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Titolo:
Mismatch negativity in aging and in Alzheimer's and Parkinson's diseases
Autore:
Pekkonen, E;
Indirizzi:
Univ Helsinki, Cent Hosp, Dept Neurol, Helsinki, Finland Univ Helsinki Helsinki Finland ent Hosp, Dept Neurol, Helsinki, Finland Univ Helsinki, Cent Hosp, BioMag Lab, Med Engn Ctr, Helsinki, Finland UnivHelsinki Helsinki Finland Mag Lab, Med Engn Ctr, Helsinki, Finland Univ Helsinki, Dept Psychol, Cognit Brain Res Unit, SF-00100 Helsinki, Finland Univ Helsinki Helsinki Finland SF-00100 Unit, SF-00100 Helsinki, Finland
Titolo Testata:
AUDIOLOGY AND NEURO-OTOLOGY
fascicolo: 3-4, volume: 5, anno: 2000,
pagine: 216 - 224
SICI:
1420-3030(200005/08)5:3-4<216:MNIAAI>2.0.ZU;2-9
Fonte:
ISI
Lingua:
ENG
Soggetto:
EVENT-RELATED POTENTIALS; AUDITORY SELECTIVE ATTENTION; INTER-STIMULUS INTERVAL; CLINICAL-APPLICATION; ELDERLY SUBJECTS; SENSORY MEMORY; EEG POTENTIALS; AGE; DEVIANCE; CORTEX;
Keywords:
event-related potential (ERP); mismatch negativity (MMN); memory trace decay; Alzheimer's disease; Parkinson's disease; aging; magnetoencephalography (MEG);
Tipo documento:
Article
Natura:
Periodico
Settore Disciplinare:
Life Sciences
Citazioni:
59
Recensione:
Indirizzi per estratti:
Citazione:
E. Pekkonen, "Mismatch negativity in aging and in Alzheimer's and Parkinson's diseases", AUDIOL NEUR, 5(3-4), 2000, pp. 216-224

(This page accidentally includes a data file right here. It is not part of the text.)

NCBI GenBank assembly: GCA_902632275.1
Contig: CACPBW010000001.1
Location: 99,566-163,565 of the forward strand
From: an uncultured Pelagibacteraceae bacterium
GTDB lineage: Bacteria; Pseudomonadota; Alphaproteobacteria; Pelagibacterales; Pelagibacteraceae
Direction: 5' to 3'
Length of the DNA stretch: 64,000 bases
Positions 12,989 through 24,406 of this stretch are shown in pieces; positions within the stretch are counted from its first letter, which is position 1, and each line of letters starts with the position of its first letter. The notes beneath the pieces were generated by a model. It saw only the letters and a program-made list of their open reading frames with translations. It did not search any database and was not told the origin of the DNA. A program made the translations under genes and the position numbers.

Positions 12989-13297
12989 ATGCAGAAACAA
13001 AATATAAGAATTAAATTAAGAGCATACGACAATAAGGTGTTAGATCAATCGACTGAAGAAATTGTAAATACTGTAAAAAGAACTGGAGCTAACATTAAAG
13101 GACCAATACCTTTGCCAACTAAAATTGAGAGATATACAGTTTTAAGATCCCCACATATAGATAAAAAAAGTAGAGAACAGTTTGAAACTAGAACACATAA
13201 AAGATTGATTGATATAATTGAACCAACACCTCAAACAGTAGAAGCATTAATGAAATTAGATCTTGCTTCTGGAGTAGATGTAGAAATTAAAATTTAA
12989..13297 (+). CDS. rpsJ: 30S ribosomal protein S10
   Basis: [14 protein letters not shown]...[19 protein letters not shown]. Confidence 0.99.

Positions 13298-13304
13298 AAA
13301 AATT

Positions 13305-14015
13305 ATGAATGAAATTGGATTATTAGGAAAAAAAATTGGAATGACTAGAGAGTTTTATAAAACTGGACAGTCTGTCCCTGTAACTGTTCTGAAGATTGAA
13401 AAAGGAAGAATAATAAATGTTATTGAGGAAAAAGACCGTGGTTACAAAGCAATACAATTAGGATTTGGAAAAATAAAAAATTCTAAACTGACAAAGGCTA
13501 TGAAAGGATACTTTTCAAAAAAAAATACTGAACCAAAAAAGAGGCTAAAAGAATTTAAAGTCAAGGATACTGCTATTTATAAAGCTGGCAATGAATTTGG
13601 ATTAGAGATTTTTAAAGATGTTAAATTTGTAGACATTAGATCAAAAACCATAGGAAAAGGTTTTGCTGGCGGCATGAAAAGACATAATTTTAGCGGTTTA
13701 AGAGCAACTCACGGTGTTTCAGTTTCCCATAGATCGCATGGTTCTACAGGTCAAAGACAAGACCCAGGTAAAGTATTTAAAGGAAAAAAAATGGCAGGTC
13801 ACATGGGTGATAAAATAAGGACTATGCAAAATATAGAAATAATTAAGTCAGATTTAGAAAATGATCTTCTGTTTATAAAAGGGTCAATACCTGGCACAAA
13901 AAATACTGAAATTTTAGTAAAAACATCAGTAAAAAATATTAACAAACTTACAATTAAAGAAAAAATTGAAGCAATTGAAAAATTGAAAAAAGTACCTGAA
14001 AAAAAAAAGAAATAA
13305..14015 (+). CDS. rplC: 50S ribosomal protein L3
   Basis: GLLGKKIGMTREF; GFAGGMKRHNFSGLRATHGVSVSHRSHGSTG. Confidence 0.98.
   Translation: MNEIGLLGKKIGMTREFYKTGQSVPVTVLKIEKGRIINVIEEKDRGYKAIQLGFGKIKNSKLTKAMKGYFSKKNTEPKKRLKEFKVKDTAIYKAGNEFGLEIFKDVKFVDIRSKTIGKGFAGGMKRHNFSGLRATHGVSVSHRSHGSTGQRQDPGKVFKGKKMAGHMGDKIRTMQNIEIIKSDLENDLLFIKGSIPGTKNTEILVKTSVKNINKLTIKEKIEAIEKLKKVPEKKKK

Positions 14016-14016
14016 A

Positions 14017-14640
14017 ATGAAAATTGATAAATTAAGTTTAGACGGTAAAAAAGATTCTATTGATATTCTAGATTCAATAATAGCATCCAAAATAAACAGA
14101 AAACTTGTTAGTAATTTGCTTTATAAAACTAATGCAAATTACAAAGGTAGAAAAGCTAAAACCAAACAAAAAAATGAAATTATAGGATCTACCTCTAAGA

Abstract

Mismatch negativity (MMN) is an auditory event-related potential (ERP) that reflects automatic stimulus discrimination in the human auditory system. By varying the interstimulus intervals (ISIs), the MMN can be used as an index of auditory sensory memory. This paper focuses on MMN findings in agingand in Alzheimer's (AD) and Parkinson's diseases (PD). The accumulated data suggest that MMN to duration deviance, unlike MMN to frequency deviance, is reduced in amplitude in aging at short ISIs. The attenuated MMN to frequency deviance observed at long ISIs in elderly subjects seems to be caused by age-related memory trace decay. Existing results suggest that automatic discrimination for the frequency change is not affected in the early phase of AD, whereas the memory trace seems to decay faster in AD patients. The present findings on PD are not as conclusive, although they tentatively suggest deteriorated automatic change detection. The MMN appears to offer an objective tool for studying auditory processing and memory trace decay in different neurological disorders. Copyright (C) 2000 S. Karger AG, Basel.

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Documento generato il 01/04/20 alle ore 18:04:39